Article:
Commonly known as H. pylori, Helicobacter pylori is a type of bacteria that enters your body and lives in your digestive system. Helicobacter pylori is arguably the most common, treatable cause of peptic or stomach ulcers. Epidemiologically, a H. pylori infection may be present in more than 50% of the global population, but it usually goes underdiagnosed.
For most people, a H. pylori infection will not cause stomach ulcers or any other notable symptoms. But for individuals who end up developing symptoms, there are medications that can effectively eliminate the germs and facilitate the healing of stomach ulcers.
Most people usually get a H. pylori infection during childhood. Research has proven that risk factors for H. pylori infection are closely linked to living conditions in childhood. These risk factors may include living in crowded areas, living with an infected individual, as well as living without a reliable water supply of safe and clean water.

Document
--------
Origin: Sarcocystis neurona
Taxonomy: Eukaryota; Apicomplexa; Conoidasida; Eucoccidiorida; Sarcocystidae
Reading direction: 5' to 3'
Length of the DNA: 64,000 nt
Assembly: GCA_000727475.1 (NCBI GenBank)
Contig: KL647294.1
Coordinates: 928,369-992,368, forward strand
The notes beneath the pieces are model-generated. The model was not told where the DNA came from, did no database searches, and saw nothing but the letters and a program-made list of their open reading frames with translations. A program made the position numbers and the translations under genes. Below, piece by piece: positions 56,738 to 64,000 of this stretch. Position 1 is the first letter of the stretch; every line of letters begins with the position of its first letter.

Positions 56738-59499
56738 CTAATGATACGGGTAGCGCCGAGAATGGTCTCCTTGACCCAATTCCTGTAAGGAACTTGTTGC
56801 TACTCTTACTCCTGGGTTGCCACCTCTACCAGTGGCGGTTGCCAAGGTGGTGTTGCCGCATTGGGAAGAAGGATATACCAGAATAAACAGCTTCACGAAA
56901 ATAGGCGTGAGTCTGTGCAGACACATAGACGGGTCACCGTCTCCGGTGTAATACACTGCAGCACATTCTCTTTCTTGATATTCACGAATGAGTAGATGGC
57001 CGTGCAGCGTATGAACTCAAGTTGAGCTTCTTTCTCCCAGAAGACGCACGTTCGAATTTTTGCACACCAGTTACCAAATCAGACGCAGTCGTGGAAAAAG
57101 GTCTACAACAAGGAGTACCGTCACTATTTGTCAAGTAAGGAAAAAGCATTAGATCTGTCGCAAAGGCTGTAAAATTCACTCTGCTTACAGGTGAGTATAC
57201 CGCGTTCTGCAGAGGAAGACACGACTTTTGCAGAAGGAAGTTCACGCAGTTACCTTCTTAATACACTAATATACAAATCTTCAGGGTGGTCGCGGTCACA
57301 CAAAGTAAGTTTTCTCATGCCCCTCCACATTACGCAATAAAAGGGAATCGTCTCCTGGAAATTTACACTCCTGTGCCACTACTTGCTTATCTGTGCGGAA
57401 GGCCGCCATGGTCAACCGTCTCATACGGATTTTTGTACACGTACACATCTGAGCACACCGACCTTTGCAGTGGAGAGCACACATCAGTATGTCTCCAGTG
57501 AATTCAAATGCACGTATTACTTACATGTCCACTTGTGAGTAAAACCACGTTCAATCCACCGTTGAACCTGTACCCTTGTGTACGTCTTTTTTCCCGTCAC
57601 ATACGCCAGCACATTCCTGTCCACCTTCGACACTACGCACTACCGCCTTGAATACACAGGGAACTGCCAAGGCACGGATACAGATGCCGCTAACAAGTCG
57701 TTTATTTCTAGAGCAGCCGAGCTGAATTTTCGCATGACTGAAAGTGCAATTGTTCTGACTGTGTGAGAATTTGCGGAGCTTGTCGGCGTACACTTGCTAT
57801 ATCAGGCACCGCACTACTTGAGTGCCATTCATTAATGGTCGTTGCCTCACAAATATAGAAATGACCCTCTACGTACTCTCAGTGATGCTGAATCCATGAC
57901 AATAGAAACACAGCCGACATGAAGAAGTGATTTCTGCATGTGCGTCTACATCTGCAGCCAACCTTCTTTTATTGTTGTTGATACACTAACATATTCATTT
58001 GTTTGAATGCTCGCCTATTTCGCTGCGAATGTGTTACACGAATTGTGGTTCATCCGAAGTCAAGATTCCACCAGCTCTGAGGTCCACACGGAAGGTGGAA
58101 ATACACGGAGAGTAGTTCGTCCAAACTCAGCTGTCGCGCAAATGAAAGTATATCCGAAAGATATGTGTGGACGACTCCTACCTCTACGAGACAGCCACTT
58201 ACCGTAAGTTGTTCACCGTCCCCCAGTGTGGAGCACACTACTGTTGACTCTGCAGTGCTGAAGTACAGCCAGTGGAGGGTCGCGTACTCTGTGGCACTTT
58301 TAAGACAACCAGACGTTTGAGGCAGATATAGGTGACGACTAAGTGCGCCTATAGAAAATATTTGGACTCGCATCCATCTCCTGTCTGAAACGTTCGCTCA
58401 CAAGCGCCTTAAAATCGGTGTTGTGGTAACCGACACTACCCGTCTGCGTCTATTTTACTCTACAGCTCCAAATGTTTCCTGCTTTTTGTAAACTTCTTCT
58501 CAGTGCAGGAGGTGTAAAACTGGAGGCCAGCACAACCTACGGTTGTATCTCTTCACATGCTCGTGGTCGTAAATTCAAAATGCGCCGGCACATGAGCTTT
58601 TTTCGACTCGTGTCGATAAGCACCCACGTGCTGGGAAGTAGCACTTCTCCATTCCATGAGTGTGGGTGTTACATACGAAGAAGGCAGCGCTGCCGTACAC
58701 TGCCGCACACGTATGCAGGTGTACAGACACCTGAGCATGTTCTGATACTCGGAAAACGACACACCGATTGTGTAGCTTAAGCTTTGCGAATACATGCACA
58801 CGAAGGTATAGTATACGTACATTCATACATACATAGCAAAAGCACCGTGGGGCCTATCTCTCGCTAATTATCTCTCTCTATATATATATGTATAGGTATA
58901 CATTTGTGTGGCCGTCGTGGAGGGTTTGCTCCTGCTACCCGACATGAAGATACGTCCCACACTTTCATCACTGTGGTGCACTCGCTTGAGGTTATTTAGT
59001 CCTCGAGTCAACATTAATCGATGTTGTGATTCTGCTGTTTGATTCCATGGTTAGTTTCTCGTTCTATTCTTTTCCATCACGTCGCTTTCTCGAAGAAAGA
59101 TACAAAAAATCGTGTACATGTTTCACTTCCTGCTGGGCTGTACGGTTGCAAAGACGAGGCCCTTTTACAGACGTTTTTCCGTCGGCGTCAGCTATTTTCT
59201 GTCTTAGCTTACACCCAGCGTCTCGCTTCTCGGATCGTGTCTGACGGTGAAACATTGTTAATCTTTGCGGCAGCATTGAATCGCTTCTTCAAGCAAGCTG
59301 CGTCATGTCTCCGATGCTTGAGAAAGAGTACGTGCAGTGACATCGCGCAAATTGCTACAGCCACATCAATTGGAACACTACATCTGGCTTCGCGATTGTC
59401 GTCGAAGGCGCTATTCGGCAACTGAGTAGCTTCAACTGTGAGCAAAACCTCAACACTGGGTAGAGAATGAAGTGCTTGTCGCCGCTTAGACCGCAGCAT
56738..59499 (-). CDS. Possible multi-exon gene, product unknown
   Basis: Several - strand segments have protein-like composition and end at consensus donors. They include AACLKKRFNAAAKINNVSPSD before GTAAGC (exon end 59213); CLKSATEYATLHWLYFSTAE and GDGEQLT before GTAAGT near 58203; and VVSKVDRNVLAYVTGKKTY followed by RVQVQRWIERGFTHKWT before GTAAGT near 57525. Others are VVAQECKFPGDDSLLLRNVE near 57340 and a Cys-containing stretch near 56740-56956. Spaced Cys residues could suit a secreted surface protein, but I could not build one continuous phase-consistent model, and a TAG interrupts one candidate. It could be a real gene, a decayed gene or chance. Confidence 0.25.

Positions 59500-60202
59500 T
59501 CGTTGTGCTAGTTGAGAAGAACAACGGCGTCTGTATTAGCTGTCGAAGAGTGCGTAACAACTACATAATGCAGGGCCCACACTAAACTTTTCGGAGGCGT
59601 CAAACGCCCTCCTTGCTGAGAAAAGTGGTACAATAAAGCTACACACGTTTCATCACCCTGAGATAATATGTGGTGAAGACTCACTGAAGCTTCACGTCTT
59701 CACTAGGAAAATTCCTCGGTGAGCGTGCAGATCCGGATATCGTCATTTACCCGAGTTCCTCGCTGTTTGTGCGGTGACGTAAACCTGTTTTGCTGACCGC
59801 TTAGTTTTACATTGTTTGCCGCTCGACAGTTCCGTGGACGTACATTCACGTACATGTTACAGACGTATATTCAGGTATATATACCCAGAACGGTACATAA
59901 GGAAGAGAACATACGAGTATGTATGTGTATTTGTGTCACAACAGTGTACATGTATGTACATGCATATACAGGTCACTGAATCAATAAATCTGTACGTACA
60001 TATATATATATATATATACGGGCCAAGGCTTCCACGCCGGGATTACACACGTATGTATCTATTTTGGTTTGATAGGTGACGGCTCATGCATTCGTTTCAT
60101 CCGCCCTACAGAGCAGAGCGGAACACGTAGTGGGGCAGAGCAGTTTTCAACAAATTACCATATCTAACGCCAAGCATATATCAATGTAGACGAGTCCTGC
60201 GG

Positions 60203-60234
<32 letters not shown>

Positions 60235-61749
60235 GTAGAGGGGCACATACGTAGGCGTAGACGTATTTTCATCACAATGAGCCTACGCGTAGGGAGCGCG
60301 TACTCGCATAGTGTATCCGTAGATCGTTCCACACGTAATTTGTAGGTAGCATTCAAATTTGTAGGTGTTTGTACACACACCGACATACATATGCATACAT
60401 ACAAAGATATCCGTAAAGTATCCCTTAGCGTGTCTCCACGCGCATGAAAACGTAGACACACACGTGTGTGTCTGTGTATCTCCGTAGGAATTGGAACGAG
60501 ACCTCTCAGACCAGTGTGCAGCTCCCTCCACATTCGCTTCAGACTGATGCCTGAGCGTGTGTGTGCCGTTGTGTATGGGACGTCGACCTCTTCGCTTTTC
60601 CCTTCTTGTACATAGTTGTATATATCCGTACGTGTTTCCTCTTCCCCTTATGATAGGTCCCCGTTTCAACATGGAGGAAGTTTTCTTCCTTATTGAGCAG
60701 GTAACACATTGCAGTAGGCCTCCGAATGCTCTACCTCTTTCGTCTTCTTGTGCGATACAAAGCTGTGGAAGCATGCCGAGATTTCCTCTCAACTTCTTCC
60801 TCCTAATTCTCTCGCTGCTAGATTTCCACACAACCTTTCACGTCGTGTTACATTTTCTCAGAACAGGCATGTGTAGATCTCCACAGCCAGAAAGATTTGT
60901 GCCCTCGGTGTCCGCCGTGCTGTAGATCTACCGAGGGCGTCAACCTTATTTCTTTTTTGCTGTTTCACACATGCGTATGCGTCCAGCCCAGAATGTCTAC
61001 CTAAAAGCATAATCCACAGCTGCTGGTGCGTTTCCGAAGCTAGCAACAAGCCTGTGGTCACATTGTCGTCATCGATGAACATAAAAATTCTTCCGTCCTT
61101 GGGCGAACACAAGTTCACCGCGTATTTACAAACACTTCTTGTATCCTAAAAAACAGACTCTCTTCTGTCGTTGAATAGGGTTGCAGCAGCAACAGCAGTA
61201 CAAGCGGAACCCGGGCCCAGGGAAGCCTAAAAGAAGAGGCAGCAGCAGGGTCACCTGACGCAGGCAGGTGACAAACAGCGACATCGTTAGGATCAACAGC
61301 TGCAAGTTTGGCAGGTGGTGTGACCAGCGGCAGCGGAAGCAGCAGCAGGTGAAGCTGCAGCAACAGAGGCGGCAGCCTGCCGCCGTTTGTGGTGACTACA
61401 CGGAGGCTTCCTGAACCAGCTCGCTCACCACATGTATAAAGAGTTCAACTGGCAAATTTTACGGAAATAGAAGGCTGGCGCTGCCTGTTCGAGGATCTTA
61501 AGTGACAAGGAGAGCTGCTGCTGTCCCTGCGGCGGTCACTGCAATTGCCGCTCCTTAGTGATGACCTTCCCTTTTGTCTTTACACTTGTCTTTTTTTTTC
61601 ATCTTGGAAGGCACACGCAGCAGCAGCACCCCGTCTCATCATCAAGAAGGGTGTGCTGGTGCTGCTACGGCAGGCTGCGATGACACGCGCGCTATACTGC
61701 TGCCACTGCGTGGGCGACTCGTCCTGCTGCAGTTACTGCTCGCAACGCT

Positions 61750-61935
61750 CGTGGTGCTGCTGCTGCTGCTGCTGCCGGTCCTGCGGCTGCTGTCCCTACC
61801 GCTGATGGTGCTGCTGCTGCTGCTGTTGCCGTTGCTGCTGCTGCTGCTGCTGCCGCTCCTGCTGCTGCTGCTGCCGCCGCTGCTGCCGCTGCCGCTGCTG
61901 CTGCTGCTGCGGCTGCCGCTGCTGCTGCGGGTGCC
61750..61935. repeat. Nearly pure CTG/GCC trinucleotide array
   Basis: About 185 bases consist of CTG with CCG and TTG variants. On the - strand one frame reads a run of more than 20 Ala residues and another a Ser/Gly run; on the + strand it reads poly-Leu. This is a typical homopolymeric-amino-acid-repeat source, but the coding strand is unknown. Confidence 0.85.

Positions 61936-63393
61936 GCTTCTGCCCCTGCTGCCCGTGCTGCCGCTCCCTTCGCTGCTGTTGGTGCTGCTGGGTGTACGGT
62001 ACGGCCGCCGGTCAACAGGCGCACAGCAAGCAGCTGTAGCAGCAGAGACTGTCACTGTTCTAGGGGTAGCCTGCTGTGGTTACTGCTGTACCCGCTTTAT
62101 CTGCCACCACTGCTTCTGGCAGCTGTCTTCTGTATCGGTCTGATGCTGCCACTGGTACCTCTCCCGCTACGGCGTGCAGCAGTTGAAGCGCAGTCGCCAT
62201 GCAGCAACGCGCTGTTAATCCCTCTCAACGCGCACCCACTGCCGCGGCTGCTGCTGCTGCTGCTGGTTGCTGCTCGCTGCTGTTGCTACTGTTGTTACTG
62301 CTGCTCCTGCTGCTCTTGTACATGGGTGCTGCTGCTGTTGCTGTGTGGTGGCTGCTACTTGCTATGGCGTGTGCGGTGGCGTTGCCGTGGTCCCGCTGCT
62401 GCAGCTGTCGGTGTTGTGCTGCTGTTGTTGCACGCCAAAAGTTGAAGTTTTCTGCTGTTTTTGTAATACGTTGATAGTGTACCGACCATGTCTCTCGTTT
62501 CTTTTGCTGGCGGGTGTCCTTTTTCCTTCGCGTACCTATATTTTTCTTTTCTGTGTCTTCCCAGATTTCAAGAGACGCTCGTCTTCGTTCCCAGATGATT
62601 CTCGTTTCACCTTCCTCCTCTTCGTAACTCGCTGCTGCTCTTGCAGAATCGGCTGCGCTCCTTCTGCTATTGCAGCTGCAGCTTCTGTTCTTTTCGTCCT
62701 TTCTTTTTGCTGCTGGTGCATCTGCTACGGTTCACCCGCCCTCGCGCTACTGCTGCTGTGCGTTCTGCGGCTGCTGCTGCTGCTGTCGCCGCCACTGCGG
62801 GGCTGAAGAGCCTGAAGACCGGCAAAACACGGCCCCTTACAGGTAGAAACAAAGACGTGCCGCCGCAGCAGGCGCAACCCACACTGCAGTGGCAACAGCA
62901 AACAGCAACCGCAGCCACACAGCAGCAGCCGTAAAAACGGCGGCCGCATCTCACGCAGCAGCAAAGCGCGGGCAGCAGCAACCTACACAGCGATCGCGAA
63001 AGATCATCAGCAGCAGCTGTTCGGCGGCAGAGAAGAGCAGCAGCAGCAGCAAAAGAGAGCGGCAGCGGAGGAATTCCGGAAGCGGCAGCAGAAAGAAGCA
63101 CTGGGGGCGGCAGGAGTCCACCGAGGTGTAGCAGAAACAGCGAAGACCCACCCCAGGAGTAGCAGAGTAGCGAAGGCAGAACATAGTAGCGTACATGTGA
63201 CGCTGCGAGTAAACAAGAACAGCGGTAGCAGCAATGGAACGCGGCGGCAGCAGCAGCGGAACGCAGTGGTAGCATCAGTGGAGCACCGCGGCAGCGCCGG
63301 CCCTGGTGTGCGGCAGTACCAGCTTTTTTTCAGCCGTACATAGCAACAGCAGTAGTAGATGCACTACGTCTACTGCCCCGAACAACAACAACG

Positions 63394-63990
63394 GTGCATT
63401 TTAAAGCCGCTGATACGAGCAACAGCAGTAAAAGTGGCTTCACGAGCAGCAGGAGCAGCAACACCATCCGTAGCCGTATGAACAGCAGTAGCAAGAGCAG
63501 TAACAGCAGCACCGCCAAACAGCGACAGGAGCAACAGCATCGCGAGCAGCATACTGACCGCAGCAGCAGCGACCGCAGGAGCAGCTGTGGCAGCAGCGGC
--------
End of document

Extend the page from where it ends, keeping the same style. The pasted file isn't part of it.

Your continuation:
Once a person is infected, the H. pylori bacteria will multiply in the mucus layer of the duodenum (small intestine) and stomach lining. The bacteria produces an enzyme known as urease that changes urea into ammonia. The function of ammonia is to shield the bacteria from stomach acid. As the bacteria continue to multiply, it eventually erodes into the stomach tissue, eventually resulting in gastric ulcers.
Research has shown that if you are suffering from a H. pylori infection, you have a greater chance of getting gastric cancer later in life. If there is a history of stomach cancer in your family, your doctor may recommend that you get tested for H. pylori, regardless of the presence or absence of stomach ulcers.